Jefferson’s First Inaugural

First Inaugural Address

Jefferson’s election of 1800, sometimes referred to as the Revolution of 1800, marked a dramatic shift in the exercise of executive power as well as a shift in Jefferson’s political thought. Prior to his role as president, Jefferson focused on states rights, the virtues of an agrarian economy, the centrality of the legislative body and the importance of maintaining a weak executive. During the campaign, Adams and Jefferson’s campaigns engaged in vicious attacks against their opponent, initiating the creation of sharp party lines. In his speech he presents a need to overcome these ideological divisions, unite as one nation proclaiming that “having banished from our land that religious intolerance under which mankind so long bled and suffered, we have yet gained little if we countenance a political intolerance as despotic, as wicked, and capable of as bitter and bloody persecutions.” In this document he states very clearly his perception of the American Government:

About to enter, fellow-citizens, on the exercise of duties which comprehend everything dear and valuable to you, it is proper you should understand what I deem the essential principles of our Government, and consequently those which ought to shape its Administration. I will compress them within the narrowest compass they will bear, stating the general principle, but not all its limitations. Equal and exact justice to all men, of whatever state or persuasion, religious or political; peace, commerce, and honest friendship with all nations, entangling alliances with none; the support of the State governments in all their rights, as the most competent administrations for our domestic concerns and the surest bulwarks against antirepublican tendencies; the preservation of the General Government in its whole constitutional vigor, as the sheet anchor of our peace at home and safety abroad; a jealous care of the right of election by the people — a mild and safe corrective of abuses which are lopped by the sword of revolution where peaceable remedies are unprovided; absolute acquiescence in the decisions of the majority, the vital principle of republics, from which is no appeal but to force, the vital principle and immediate parent of despotism; a well-disciplined militia, our best reliance in peace and for the first moments of war till regulars may relieve them; the supremacy of the civil over the military authority; economy in the public expense, that labor may be lightly burthened; the honest payment of our debts and sacred preservation of the public faith; encouragement of agriculture, and of commerce as its handmaid; the diffusion of information and arraignment of all abuses at the bar of the public reason; freedom of religion; freedom of the press, and freedom of person under the protection of the habeas corpus, and trial by juries impartially selected. These principles form the bright constellation which has gone before us and guided our steps through an age of revolution and reformation. The wisdom of our sages and blood of our heroes have been devoted to their attainment. They should be the creed of our political faith, the text of civic instruction, the touchstone by which to try the services of those we trust; and should we wander from them in moments of error or of alarm, let us hasten to retrace our steps and to regain the road which alone leads to peace, liberty, and safety.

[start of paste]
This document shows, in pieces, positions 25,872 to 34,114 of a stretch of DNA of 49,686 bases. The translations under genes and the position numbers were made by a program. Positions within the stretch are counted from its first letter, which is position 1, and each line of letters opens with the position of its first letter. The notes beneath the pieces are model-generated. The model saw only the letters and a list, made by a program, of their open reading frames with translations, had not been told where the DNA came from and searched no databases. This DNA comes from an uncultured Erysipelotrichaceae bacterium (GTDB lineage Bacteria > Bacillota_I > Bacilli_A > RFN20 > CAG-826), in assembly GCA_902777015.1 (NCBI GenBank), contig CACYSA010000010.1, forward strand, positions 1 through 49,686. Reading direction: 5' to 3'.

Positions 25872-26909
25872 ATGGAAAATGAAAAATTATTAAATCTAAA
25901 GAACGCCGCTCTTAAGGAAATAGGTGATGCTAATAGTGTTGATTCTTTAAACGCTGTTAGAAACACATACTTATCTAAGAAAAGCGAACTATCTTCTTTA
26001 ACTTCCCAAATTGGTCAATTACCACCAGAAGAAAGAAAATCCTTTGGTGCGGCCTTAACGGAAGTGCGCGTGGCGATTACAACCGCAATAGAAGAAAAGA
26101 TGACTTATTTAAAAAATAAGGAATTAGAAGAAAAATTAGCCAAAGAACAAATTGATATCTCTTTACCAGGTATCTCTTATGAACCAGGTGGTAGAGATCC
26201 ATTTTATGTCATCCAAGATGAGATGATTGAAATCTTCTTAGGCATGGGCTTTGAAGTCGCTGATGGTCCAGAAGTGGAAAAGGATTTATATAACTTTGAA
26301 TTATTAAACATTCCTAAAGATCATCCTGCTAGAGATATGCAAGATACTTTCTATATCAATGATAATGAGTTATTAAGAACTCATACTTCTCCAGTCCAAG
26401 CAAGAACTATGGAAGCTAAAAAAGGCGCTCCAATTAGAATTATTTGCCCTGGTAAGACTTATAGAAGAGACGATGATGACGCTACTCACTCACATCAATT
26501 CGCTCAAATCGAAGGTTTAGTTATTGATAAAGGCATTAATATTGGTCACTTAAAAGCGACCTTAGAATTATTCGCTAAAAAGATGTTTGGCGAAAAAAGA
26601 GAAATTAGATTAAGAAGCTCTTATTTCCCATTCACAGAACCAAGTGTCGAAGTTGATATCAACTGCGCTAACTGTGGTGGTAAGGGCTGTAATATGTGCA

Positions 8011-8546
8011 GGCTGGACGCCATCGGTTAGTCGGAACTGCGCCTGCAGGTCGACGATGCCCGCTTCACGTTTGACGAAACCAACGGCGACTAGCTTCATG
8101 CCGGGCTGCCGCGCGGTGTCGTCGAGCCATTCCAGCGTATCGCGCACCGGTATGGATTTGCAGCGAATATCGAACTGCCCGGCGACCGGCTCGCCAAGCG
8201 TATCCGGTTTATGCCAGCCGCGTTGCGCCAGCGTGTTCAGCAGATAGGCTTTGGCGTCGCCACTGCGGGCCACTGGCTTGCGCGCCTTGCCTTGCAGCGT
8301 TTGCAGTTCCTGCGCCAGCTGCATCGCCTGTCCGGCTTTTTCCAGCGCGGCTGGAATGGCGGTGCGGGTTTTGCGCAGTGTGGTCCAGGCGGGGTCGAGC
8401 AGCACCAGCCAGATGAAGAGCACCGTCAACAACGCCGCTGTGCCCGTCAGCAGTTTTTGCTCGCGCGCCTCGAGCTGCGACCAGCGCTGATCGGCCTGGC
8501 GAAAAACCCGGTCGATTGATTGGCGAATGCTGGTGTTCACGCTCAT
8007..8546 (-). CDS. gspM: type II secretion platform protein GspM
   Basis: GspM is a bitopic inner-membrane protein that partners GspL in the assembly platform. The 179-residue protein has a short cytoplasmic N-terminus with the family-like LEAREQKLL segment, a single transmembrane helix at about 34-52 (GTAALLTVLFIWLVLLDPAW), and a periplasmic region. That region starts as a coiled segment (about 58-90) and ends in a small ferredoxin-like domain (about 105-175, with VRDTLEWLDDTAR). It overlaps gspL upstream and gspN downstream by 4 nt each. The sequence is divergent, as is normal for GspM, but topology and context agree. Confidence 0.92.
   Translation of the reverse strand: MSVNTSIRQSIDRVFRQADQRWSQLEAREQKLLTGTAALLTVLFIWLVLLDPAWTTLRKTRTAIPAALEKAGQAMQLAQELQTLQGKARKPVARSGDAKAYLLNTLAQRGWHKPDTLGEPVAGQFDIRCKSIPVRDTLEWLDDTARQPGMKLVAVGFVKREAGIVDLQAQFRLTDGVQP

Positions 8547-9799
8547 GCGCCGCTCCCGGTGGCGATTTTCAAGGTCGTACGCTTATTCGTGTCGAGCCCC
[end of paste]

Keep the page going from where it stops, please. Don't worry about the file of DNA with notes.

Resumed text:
After his inauguaration, however, he used his power as the executive to dramatically extend American territory through the Louisiana Purchase, fight American enemies, claiming that any attack on Americans person or property abroad represented an ‘immediate threat’ that he had to address, and initiating all of these changes without prior authorization from Congress. These actions can be seen in one of two lights. Either Jefferson did not understand the realities of office until he arrived there, and based on those realities rose to the occasion or Jefferson abandoned his principles in favor of exercising more power in order to create an “empire of liberty.”